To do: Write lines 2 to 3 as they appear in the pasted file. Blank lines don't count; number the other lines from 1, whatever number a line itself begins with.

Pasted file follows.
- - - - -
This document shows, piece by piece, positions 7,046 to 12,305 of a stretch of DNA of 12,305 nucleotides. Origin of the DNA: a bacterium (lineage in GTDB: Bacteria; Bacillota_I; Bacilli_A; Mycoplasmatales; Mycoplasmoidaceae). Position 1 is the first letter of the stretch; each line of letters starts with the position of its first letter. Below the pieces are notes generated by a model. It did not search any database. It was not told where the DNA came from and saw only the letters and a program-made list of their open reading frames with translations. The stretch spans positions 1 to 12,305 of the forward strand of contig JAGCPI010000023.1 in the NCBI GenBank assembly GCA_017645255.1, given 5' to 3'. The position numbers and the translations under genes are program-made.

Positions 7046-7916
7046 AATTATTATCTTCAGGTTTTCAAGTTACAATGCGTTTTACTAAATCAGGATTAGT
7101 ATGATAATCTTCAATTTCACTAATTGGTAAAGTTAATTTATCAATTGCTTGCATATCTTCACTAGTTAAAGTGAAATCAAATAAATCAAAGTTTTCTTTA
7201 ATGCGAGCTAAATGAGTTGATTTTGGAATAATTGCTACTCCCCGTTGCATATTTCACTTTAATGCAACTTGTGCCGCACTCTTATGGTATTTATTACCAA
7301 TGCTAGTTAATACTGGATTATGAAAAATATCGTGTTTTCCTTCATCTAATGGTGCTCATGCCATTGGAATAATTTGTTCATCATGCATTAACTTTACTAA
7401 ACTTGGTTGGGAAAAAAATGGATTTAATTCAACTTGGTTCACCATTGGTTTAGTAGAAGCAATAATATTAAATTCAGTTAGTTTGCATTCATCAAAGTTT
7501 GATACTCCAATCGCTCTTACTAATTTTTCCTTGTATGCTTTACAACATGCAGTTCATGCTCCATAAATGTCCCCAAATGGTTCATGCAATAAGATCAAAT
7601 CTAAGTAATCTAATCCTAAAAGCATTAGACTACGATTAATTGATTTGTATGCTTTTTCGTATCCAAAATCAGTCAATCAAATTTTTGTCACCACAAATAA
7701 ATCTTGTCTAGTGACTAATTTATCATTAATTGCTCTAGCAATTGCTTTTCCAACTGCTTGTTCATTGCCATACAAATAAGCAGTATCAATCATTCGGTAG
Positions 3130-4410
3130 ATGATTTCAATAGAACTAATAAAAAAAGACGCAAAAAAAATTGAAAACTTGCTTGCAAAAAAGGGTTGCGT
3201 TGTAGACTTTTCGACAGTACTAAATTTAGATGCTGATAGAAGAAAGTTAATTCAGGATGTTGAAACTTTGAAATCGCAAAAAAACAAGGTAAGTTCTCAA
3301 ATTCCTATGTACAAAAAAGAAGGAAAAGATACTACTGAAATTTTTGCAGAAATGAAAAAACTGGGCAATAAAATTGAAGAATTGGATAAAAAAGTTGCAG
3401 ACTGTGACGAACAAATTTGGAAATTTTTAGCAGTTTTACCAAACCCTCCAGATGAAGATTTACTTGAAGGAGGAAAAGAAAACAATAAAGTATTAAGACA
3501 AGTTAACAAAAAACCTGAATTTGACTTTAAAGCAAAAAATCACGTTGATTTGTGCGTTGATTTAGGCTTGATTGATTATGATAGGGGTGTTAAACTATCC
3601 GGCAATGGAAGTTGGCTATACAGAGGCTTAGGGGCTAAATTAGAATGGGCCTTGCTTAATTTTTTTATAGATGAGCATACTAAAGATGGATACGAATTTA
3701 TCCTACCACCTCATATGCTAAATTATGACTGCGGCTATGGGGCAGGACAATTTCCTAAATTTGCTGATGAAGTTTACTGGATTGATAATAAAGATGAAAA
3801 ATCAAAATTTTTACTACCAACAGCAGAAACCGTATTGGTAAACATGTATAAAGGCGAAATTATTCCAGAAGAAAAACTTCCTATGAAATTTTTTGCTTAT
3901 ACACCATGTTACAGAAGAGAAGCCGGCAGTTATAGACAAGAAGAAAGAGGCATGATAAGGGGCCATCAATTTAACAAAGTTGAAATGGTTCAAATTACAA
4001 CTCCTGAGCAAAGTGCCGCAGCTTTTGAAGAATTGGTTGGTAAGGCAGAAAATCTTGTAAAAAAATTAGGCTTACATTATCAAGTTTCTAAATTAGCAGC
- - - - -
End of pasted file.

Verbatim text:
Positions 7046-7916
7046 AATTATTATCTTCAGGTTTTCAAGTTACAATGCGTTTTACTAAATCAGGATTAGT